The Gal's 2017 Halloween Frivolities Day 1: Among the Stacks with Amber Fallon

I can't think of a better author to begin this year's Halloween Frivolities than Amber Fallon, one of the most awesome horror chicks I know.  I finally got to meet her in real life earlier this year, and she is exactly how I expected her to be (and that is all good, I promise).
            Amber graced us with her presence during last year's Extravaganza, as did some of the other authors participating this year, so I came up with some additional questions that would allow us to learn even more about them.


The Gal in the Blue Mask:
Hey, Amber.  It's been awhile since we sat down together.  What's been going on since we last spoke?

Amber Fallon:
So much!  There was some stupid medical stuff, but let's not talk about that... Lots of writing stuff!  I have a new(ish) book out called The Warblers which is getting some very positive buzz, humblingly so!  And another book coming out on Halloween, my very first collection!  I also had a birthday, which included my first every surprise party!  So much fun!

The Gal in the Blue Mask:
Who are you outside of writing? 

Amber Fallon:
I'm a huge dork that loves to cook and bake, collects way too many t-shirts, loves her crazy little dog, and works in tech during the day.  Oh, and also I am a HUGE klutz!

The Gal in the Blue Mask:
How do you feel about friends and close relatives reading your work?

Amber Fallon:
There really aren't many people in either of those categories, and those know what I do and who I am so I'm fine with it.  I will say that my company's head of HR stopping me in the hallway to tell me how much he loved my book was weird to say the least.

The Gal in the Blue Mask:
Is being a writer a gift or a curse?

Amber Fallon:
Oh, it's a curse alright.  A beautiful, wonderful, splendid curse, but a curse all the same.  I didn't have average, normal fears as a child, oh no.  I wasn't scared of monsters, or the dark, or bugs, or any of that... I was afraid of infinity, sometimes to a paralyzing degree.  You see, I understood the concept of an infinite universe, with infinitely probably dimensions.  With my horror writer's brain, I went to very dark places.  I never envisioned dimensions where I was a princess or a mermaid, or had wings, or everything was made of cream cheese frosting, or cool things like that, no sireee.  I envisioned the worst possible versions of an alternate reality: dimensions where I was a monster like Pennywise who ate other children, or where everyone was dark, twisted creatures with transparent eyelids and teeth like steak knives.  Yeah.  That'll keep you up at night.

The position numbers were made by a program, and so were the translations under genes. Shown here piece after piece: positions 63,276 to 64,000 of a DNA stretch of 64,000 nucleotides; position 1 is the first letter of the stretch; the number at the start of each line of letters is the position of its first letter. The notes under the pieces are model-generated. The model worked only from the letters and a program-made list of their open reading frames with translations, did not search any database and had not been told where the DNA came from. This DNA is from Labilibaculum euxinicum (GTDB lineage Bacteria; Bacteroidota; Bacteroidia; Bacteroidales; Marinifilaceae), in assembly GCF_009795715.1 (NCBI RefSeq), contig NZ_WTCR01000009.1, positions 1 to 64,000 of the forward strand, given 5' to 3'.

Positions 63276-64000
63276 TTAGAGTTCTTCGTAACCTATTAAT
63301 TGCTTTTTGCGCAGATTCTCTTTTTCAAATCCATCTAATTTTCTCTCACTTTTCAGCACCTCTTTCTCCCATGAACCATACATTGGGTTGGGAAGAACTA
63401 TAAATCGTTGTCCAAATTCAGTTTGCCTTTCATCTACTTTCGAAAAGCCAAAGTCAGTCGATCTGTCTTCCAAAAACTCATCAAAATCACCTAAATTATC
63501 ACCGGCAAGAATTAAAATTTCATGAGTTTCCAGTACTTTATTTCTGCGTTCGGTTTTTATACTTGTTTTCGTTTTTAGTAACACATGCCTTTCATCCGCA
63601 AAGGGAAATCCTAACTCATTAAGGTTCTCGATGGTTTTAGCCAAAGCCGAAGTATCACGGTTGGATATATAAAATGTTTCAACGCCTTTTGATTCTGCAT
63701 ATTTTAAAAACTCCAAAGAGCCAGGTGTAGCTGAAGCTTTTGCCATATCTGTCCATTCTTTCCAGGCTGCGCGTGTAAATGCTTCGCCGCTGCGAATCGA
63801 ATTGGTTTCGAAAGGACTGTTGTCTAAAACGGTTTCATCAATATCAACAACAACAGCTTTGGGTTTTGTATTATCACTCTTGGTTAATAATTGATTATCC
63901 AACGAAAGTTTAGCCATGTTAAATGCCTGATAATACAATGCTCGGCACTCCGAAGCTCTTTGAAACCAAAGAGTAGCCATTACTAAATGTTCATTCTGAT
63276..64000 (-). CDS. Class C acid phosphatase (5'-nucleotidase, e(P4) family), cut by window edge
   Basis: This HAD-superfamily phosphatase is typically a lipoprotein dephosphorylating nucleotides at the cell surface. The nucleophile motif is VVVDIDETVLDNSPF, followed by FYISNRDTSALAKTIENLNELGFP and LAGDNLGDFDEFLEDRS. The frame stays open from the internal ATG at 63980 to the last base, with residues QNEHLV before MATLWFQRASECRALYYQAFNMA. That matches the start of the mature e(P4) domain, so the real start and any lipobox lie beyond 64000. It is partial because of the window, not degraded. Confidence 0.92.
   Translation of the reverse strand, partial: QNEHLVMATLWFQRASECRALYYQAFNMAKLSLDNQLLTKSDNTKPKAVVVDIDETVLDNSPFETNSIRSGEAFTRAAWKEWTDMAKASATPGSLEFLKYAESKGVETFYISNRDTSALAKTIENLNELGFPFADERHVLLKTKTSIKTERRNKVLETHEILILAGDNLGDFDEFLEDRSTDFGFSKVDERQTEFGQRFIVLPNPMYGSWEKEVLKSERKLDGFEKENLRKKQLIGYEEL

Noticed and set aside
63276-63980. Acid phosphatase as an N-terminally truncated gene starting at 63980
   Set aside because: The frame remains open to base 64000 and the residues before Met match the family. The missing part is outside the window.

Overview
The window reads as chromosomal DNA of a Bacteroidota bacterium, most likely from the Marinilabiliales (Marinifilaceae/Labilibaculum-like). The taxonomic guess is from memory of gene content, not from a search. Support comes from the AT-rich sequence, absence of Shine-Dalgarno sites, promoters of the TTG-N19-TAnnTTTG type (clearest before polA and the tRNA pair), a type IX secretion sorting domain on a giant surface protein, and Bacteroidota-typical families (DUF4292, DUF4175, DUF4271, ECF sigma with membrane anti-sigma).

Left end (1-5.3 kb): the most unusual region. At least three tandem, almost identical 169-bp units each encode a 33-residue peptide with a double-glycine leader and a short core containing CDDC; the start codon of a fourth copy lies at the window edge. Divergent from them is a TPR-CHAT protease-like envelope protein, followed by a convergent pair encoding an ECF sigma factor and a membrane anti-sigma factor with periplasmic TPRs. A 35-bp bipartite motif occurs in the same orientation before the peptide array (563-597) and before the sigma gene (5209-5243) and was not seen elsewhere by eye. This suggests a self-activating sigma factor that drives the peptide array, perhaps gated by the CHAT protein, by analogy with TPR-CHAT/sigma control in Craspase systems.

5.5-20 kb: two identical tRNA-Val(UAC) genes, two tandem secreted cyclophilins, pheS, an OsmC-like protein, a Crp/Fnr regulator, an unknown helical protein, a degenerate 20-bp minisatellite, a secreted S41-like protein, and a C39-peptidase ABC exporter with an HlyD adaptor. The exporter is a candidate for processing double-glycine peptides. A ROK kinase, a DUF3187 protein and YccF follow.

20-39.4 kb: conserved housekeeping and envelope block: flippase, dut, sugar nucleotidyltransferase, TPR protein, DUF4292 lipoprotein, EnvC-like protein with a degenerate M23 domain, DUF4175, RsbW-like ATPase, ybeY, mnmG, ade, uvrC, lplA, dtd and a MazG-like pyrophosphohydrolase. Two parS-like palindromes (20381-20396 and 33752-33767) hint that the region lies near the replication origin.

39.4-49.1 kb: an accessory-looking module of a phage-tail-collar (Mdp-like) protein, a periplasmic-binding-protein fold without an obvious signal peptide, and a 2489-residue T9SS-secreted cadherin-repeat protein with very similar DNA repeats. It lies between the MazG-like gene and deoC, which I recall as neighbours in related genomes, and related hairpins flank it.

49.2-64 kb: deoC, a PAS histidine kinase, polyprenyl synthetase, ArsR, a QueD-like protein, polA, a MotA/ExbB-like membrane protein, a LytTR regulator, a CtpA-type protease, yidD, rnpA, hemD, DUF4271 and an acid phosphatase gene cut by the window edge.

The Gal in the Blue Mask:
How has your environment and upbringing colored your writing?

Amber Fallon:
Oh man!  I could write an entire book just to answer this question... Instead, I'll say that my mother read Edgar Allan Poe to me when I was a baby and that everything from then on helped shape who I am, and how I write.

The Gal in the Blue Mask:
What's the strangest thing you have ever had to research for your books?

Amber Fallon:
Religion... where various kinds of berries grew in the US 100 years ago... cowboy medicine... or maybe how to blow up an airport with things you can find past security checkpoints...

The Gal in the Blue Mask:
Which do you find the hardest to write: the beginning, the middle, or the end?

Amber Fallon:
The middle, for sure.  Beginnings are very exciting and they tend to flow right out of me.  I usually start my stories, long or short, knowing how they're going to end so actually GETTING there, especially the "boring" parts (not that my books are boring, heh), is kind of tedious.  Like watching a bunch of trailers you've already seen before an exciting movie starts.

The Gal in the Blue Mask:
Do you outline?  Do you start with characters or plot?  Do you just sit down and start writing?  What works best for you?

Amber Fallon:
It really depends on the story.  Sometimes the muse just bites me and I get inspired and the words just come pouring out.  Other times, I'll get an idea, or a scene or two will flash into my head, but I'l have to think out the rest of it, other times I'll want to write about a specific thing, so I'll brainstorm and storyboard, and play around until I get there.

The Gal in the Blue Mask:
What do you do when characters don't follow the outline/plan?

Amber Fallon:
Kill them off.  This is MY world, little wordpuppet.

The Gal in the Blue Mask:
What do you do to motivate yourself to sit down and write?

Amber Fallon:
Don't laugh, but I use an app for that...

The Gal in the Blue Mask:
Are you an avid reader?

Amber Fallon:
Very much so!  I always have been.

The Gal in the Blue Mask:
What kind of books do you absolutely love to read?

Amber Fallon:
Pulp!  Gory, cheesy, wonderful, beautiful pulp!  It's my favorite!  But I also love quiet horror, and sci-fi, fantasy, thrillers, suspense, supernatural, mysteries, pretty much anything.

The Gal in the Blue Mask:
How do you feel about movies based on books?

Amber Fallon:
I like them if they're good... but even if they're not, I like the idea that maybe they inspired someone to go out and get the book, maybe discover a love of reading or a new author or genre.

The Gal in the Blue Mask:
Have you ever killed a main character?

Amber Fallon:
BWAHAHAHAHAHAHAHA!  I mean, what?  Sorry, I was too busy wiping the blood off this metaphorical knife to hear your question.

The Gal in the Blue Mask:
Do you enjoy making the characters suffer?

Amber Fallon:
No, not at all.  I'm pretty empathetic and sometimes it SUCKS.  The longer a story is, or at least the longer I've been thinking about it, the harder it is for me to hurt the people that populate it, even when it's necessary to move the story forward.  I've cried over it before, no lie.

The Gal in the Blue Mask:
What's the weirdest character concept that you've ever come up with?

Amber Fallon:
Hmmm... maybe the pair of traveling, dimension-shifting cowboys?

The Gal in the Blue Mask:
What's the best piece of feedback you've ever received?  What's the worst?

Amber Fallon: